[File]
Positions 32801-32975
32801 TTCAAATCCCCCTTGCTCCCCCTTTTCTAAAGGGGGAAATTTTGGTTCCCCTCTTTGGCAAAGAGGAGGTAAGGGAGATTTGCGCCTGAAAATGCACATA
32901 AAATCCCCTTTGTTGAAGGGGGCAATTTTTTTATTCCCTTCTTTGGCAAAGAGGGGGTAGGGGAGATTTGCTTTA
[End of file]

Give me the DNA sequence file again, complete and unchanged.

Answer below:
Positions 32801-32975
32801 TTCAAATCCCCCTTGCTCCCCCTTTTCTAAAGGGGGAAATTTTGGTTCCCCTCTTTGGCAAAGAGGAGGTAAGGGAGATTTGCGCCTGAAAATGCACATA
32901 AAATCCCCTTTGTTGAAGGGGGCAATTTTTTTATTCCCTTCTTTGGCAAAGAGGGGGTAGGGGAGATTTGCTTTA